I wrote that about a year and a half ago and have moved significantly toward the goal I hinted at. Things have changed dramatically for Laura and me and I intend to nudge things along for our next dramatic change. One can’t simply go through life without ever living off-grid – can they? I mean – you have to try – right? There really are far too many yurts, cabins, cottages and everything else available to give the average fellow an opportunity to see if he and his mate can make a life in the wild.
Anyway, the truck did very well. I can’t really give you an accurate distance of how far we traveled, but I will tell you that we zigged and zagged throughout the entire system. We drove further than I thought we would. The one place I had to turn back from, though, was the big mountain and lookout that Steve and I visited. The trail to the to top of the mountain was washed out and the left side of it was reduced to a somewhat deep ditch. I probably could have made it through, but I sensed some nervousness in the truck, so I turned back. Far cry from what I would have done when I was a kid. I would have just jumped on it and plowed ahead.
Laura managed to take some pictures of me driving around down in the valley near the brook. The same brook that we’ve got running along the back border of our property. It’s Laura’s favorite area, so we stopped and hung out for a while. I knew she wanted to show her parents around a bit.
If you want to see what these logging roads look like in late spring, check out this post:
There’s a picture in the post above that shows me riding Steve’s ATV in the brook. Take a look at that and then take a look at the two pictures below. What a difference a change in season can make.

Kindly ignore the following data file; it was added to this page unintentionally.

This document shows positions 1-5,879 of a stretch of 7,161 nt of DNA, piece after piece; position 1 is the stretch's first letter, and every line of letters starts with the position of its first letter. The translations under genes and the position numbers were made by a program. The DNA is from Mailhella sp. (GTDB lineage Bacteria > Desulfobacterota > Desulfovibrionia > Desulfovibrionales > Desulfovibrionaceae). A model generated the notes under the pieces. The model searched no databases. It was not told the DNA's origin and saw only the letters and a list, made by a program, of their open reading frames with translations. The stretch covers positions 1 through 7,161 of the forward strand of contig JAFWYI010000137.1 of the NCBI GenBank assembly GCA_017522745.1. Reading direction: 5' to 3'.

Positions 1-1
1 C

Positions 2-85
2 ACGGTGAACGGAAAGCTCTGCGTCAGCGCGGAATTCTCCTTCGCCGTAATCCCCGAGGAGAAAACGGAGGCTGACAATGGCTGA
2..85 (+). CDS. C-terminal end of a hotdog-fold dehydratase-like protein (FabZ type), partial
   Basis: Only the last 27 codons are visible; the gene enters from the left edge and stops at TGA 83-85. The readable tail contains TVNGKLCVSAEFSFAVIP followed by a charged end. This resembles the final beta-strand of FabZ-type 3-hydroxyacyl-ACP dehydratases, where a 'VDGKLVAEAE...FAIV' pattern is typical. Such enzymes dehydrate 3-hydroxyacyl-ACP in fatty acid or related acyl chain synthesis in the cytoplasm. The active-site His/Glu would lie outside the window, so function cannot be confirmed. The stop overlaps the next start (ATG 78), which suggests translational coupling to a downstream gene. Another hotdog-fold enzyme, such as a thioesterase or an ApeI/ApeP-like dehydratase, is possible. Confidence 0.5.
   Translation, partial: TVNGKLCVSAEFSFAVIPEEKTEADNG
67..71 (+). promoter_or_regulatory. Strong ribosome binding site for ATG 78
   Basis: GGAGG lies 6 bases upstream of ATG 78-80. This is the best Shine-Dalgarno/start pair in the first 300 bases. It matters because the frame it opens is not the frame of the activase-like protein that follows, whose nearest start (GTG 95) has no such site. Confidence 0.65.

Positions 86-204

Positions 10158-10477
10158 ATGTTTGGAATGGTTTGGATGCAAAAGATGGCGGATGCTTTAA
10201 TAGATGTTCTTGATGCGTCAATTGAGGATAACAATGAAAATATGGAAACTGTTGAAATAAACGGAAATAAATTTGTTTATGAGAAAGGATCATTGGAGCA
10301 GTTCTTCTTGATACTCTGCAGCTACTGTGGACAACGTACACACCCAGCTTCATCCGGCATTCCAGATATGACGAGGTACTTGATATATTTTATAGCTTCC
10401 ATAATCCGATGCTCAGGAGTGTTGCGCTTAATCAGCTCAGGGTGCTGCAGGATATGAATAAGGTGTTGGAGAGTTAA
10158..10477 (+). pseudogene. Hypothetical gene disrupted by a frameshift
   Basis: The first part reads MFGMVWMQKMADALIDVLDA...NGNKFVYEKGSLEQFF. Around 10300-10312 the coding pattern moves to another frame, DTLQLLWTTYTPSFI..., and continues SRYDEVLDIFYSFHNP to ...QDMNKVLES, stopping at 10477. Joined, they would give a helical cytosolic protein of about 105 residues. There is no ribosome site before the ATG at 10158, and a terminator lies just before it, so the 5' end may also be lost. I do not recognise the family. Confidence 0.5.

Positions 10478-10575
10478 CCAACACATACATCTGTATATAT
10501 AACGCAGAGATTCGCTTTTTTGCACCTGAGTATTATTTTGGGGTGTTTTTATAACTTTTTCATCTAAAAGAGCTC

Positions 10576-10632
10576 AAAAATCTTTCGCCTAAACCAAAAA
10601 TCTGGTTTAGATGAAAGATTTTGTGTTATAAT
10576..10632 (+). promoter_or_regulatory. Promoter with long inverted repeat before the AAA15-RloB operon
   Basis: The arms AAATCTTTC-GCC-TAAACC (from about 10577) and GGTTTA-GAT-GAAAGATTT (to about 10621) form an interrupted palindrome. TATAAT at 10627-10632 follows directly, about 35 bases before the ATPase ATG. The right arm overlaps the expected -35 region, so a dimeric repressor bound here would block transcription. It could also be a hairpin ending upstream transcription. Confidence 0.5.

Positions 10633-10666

This shot is looking south.
And this one is looking north.
The water is also as clear as it’s ever been. What an odd phenomenon. I actually had to delete a few pictures like these because it didn’t look like there was any water at all. Just rocks laying there.
This is a picture of what the bridge looks like up there. If we hadn’t seen two old dudes driving into these trails a few days ago, I wouldn’t have crossed it with my truck. After talking to one of the guys, I learned that the bridges are very strong and can easily hold the weight of the truck.
And since I knew the bridge was strong, I just had to run back to the truck to give it a shot.
Okay, I hopped in the truck and drove it over the bridge.
But of course, once I made it over the bridge, I had to turn around. I didn’t want to have to take the long way back. Plus, we had berry picking to do. Man I love driving that truck up there.
So there you have it folks. A plan in action. From getting an idea while sitting in Florida to getting it done a year later in Maine. Sort of gives me a good feeling. Just bulldoze through all the crap and go where you want to get to. If you want to see pictures of the truck a few days after I purchased it in Jacksonville, Florida, check out this post:
Earlier this week, Laura’s parents came to visit. We did a bunch of fun stuff, such as visiting Bar Harbor, driving my truck up in the hills north of us and making our way toward the back of our property to visit the brook. I have posts on the stuff we did together and what you’re currently reading is the post for our brook adventure.
It’s much tougher getting back to the brook ever since the grass and weeds have grown in multiples of feet. We used to easily stroll back there. Now, we’ve got to wonder where we’re walking and wonder if we’re going to trip over some sort of branch or piece of wood. Luckily nothing terrible happened and we all made it out in one piece.
I think they liked the brook. I understand that Laura and I are definitely into nature more than most people out there, but even with that in mind, her folks enjoyed getting lost in the thick. They didn’t walk up the center of the brook like it did, but we really didn’t expect them to. Actually, I didn’t expect to do that myself. It just sort of happened.